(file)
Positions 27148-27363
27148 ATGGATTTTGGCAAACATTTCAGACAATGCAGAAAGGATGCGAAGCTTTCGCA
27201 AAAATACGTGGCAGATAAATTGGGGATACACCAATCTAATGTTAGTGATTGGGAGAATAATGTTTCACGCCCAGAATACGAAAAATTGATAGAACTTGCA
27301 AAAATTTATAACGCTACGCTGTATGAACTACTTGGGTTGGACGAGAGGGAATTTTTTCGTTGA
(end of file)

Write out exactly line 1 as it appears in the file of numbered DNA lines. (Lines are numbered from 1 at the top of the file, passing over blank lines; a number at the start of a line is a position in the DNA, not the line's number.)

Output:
Positions 27148-27363